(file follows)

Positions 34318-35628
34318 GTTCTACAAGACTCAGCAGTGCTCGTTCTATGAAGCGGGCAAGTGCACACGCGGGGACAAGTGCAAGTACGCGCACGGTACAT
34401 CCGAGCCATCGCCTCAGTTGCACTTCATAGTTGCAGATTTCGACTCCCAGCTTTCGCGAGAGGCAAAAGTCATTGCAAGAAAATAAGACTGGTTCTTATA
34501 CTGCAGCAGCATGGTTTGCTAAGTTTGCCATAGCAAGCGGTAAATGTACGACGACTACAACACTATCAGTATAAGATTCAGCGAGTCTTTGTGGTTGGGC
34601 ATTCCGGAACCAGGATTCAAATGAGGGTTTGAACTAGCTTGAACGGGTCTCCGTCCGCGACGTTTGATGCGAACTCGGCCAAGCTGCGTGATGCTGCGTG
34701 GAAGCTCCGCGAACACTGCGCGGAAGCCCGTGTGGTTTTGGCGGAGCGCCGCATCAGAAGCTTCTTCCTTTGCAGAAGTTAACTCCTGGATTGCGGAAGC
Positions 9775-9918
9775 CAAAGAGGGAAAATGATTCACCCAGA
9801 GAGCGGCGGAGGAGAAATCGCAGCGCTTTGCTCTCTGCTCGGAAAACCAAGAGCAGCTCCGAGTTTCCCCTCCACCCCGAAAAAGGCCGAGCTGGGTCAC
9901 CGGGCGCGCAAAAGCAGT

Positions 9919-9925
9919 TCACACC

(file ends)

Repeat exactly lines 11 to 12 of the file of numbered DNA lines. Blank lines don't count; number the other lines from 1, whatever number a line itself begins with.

Positions 9919-9925
9919 TCACACC